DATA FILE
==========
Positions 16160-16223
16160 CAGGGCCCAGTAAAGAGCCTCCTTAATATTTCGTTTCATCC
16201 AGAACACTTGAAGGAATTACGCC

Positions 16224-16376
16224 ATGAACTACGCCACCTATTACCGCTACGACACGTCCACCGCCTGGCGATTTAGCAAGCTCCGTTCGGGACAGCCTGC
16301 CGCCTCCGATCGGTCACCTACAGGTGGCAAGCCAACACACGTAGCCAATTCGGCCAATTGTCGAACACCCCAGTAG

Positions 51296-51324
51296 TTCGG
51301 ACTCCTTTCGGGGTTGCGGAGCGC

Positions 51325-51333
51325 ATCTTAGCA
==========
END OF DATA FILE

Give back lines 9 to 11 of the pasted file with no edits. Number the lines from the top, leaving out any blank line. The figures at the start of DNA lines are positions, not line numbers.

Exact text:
51301 ACTCCTTTCGGGGTTGCGGAGCGC

Positions 51325-51333
51325 ATCTTAGCA